Image above: Theophilus Charles, 70, cried on August 30, 2021 in the aftermath of Hurricane Ida in Houma, Louisiana, USA, sitting at the front door of a badly damaged house. , He says he has lost everything now.
Hurricane Aida has helped millions of people in parts of Louisiana and Mississippi and warned evacuees not to go home.
Category 4 hurricanes rushed to the United States on Sunday to wipe out the grid by overthrowing major transmission towers and destroying substations.
In New Orleans, Louisiana, a curfew has been issued from 8 pm to 6 am to reduce crime, but there are still reports of looting, according to city mayor LaToya Cantrell.
She said she could restore some electricity by Wednesday, but the city-wide restoration is expected to take weeks.
Approximately 441,000 people do not have water due to floods in water treatment plants and ongoing electrical failures.
If there is no electricity and no drinking tap water or fuel is available, the humidity and high temperatures can make Wednesday feel like 41 degrees Celsius in the area, so many people will find the next heat wave. At risk.
One in Louisiana died in the flood and the other was fatally hit by a fallen tree.
In Mississippi, two more people were killed and 20 were seriously injured when the highway collapsed. The car reportedly plunged into a hole nearly 60 feet deep after the driver was obscured by rainfall over 8 inches.
More than 6,000 National Guards have been deployed to support rescue operations, and efforts are underway to distribute food, water, and cooling stations.
As Louisiana Governor John Bel Edwards said, “There are so many unknowns right now.”
Those who fled in the aftermath of Ida were also urged not to return.
The governor explained: “Many of the life-supporting infrastructure elements aren’t present and aren’t working right now. Therefore, if you’re already evacuated, the emergency preparedness room will notify you that you’re ready to accept you. Until, don’t return here or elsewhere in southeastern Louisiana. “
State vice-governor Bill Nangeser also warned that deaths are expected to increase as authorities reveal the true consequences of the hurricane.
Although Ida slowed down, it still traveled nationwide, arriving in Tennessee on Tuesday, triggering flash flood warnings and advising local residents to evacuate the state.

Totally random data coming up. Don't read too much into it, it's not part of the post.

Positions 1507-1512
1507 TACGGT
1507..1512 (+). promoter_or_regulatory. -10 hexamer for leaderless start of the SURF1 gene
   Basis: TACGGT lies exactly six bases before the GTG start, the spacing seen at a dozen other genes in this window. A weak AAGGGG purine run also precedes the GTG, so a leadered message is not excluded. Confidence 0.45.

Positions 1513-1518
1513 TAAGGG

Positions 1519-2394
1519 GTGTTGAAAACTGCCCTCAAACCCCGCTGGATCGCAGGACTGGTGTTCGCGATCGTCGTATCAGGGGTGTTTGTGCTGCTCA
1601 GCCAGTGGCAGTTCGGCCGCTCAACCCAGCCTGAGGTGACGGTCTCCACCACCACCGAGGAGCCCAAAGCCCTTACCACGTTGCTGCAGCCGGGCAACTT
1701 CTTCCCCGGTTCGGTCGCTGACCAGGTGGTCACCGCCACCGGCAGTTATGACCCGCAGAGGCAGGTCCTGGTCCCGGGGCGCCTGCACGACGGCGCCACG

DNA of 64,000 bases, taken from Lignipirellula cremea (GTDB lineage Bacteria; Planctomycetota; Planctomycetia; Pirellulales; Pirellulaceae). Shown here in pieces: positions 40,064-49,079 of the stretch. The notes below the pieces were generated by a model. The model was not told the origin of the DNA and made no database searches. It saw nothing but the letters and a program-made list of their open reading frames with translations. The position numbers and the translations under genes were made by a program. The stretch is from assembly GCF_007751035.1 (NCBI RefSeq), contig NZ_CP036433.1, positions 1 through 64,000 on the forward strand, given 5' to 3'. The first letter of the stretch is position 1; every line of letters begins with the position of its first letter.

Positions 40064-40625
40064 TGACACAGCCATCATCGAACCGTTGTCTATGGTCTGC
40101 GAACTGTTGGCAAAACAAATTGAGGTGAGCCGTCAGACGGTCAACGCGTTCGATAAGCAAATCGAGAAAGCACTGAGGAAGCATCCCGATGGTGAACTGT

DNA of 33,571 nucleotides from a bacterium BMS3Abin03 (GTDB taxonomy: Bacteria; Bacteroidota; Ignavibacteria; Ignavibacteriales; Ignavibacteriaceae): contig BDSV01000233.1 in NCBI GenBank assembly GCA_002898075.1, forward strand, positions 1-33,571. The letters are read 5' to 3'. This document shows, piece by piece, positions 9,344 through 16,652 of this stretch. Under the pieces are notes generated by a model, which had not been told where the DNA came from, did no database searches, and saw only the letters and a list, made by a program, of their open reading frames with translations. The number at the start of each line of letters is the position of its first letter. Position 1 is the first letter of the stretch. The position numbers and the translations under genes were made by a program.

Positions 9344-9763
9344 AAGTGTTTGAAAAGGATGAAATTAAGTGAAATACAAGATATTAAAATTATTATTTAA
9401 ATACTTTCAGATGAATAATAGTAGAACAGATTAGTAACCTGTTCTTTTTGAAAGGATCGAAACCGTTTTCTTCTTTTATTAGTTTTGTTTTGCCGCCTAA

Hurricane may move to the northeastern United States. That is, Washington DC, Baltimore, and Philadelphia are also under flash flood surveillance.
The collapsed jazz club Karnofsky shop can be seen after Hurricane Aida struck New Orleans, Louisiana, USA on August 30, 2021.
The Fran are sitting with their dog Dave outside a house destroyed by Hurricane Aida in Houma, Louisiana, USA on August 30, 2021.
An apartment building that burned overnight after Hurricane Aida struck Relais Esplanade Apartments in Kenner, Louisiana, USA on August 30, 2021.
After the landing of Hurricane Aida in Laplace, Louisiana, USA on August 30, 2021, rescue team members will assist people in their evacuation.
A boy is walking down a flooded street after Hurricane Aida landed in Louisiana, New Orleans, Louisiana, USA on August 30, 2021.
Eugenia Washington and Isaac Bourgeois say they were there for five hours with their dog Febi while waiting for a petrol truck to appear at a gas station in the aftermath of Hurricane Aida in New Orleans, Louisiana. , United States, August 31, 2021.
After the hurricane Ida landed in Louisiana, USA on August 31, 2021, a destroyed car can be seen under the wreckage of the building.
People wait for transportation after being rescued from a flooded neighborhood in the aftermath of Hurricane Aida on August 30, 2021 in Laplace, Louisiana.
The Maldonados will be boated home after a flood during Hurricane Aida on August 31, 2021 in Barataria, Louisiana. “I lost everything in the trailer because of the hurricane. I lost everything, my family lost everything, and we are now trying to find help. We All lived in this area and are now all gone, “said Justo Maldonado when asked about the effects of the storm.
Catera Whitson (C) and Kyler Melancon (R) ride behind highwater trucks home after a neighborhood flood in Laplace, Louisiana on August 30, 2021 in the aftermath of Hurricane Aida. I’m helping to evacuate from.
Dina Luis rescued an item from her home (R) after being destroyed by Hurricane Aida on August 30, 2021 in Laplace, Louisiana.
On August 29, 2021, you can see a truck with strong winds and rain from Hurricane Ida in Boule, Louisiana.
A woman walks in a residential area flooded in the aftermath of Hurricane Aida on August 30, 2021 in Norco, Louisiana.
On August 29, 2021, as Hurricane Ida passes, firefighters cut through the trees on the road in Bourg, Louisiana, and Montegut Fire Chief Toby Henry returns to the fire engine in the rain.
On August 29, 2021, waves collide with the new canal lighthouse on Lake Pontchartrain as the effects of Hurricane Aida begin to be felt in New Orleans, Louisiana, USA.
Bourbon Street in the French Quarter of New Orleans is dark except for the lights used during the television broadcast on Monday, August 30, 2021 after New Orleans had a power outage during Hurricane Aida.
Photographs of the trajectories of destruction across the southern states of Hurricane Aida
Source link Photographs of the trajectories of destruction across the southern states of Hurricane Aida